City Life: A Modern Hobbesian State of Nature
I lived 7 years of my life in New York City, and now live just outside of its boundaries; in my experiences on the streets of the city, I see absolutely no problem in comparing it to “that condition which is called war”(159). It was briefly mentioned in lecture that the New York City subway stations are a rather obvious example of Hobbes’s State of Nature, with everyone looking to travel their own paths and reach their destination with no concern for those around them, and often at the expense of the smaller people moving in the opposite direction of, say, a mob exiting a train.
The existence of a “state of war” within modern society exist in NYC beyond just the subway system. Have you ever tried to get a cab around Times Square, especially after a popular Broadway show has just ended? Thousands of people swarm around the entrance, and in such a crowd, everyone suddenly loses whatever previous concern they had for others around them, and I have even seen fights break out over who claimed a cab first. Similarly, at the Yankees parade after they won the World Series last season, in order to get a better view of the stage where the players were, I actually witnessed people climbing up the sides of buildings and knocking over the police boundaries, swarming into blocked off areas.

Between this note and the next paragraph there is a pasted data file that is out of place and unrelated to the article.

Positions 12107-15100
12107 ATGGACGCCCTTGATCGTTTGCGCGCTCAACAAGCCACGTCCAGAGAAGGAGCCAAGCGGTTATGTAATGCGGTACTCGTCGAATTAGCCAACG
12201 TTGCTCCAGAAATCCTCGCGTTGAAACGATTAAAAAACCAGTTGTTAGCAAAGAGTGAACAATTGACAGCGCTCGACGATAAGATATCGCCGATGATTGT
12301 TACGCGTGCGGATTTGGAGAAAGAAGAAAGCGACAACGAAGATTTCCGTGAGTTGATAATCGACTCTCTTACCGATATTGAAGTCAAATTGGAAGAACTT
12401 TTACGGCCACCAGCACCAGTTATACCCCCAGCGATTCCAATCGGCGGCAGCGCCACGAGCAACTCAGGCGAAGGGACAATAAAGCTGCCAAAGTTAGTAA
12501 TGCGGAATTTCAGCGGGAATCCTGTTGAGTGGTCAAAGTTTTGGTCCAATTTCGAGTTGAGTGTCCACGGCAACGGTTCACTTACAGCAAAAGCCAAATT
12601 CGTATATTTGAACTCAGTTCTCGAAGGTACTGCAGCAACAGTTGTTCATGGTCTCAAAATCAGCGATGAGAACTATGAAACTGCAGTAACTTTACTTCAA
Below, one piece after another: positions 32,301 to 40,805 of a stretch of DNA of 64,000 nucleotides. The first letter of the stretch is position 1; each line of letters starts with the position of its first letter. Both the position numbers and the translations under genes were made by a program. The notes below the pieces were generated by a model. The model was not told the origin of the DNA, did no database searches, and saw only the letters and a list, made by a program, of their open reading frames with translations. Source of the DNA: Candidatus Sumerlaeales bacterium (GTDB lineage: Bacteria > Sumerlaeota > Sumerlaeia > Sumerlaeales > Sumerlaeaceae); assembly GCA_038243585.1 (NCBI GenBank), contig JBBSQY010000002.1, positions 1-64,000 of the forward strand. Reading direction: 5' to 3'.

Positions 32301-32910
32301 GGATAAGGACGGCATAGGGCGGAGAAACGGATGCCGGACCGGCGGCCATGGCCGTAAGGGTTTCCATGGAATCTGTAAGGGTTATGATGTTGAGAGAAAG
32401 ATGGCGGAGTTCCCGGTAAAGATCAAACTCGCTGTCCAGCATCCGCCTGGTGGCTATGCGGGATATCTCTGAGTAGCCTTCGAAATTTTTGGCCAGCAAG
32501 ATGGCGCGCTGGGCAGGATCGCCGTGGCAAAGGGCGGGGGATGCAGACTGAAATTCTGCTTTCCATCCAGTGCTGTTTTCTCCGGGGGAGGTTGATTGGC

The way that the attitudes of people change so completely in a mob is truly petrifying. Once the laws that are generally applied to all people are no longer enforceable because of the excessive amount of people in a small space, people naturally try to take advantage of the lawless situations to a point where it really becomes a “war of every man against every man”(159). Even the regard for the lives of others seems seriously numbed within a large crowd with a goal or destination. On Black Friday in 2008 in Long Island, this reality was horrifyingly proven, as a Wall-Mart employee was trampled to death by a viciously determined crowd smashing through the doors of the store, seeking the huge annual sales. What’s even scarier about the situation is that someone can be brutally murdered by the unrelenting feet of a mob and no one can be charged for the killing, because the usual restrictions of the law are negated in an uncontrollable crowd. This is not the first or only incident in which someone’s life was painfully ended at the hands of a crowd or some hidden member of a crowd, and it is a clear instance in which the state of nature, as Hobbes defines it, really shines through the shield of civilization.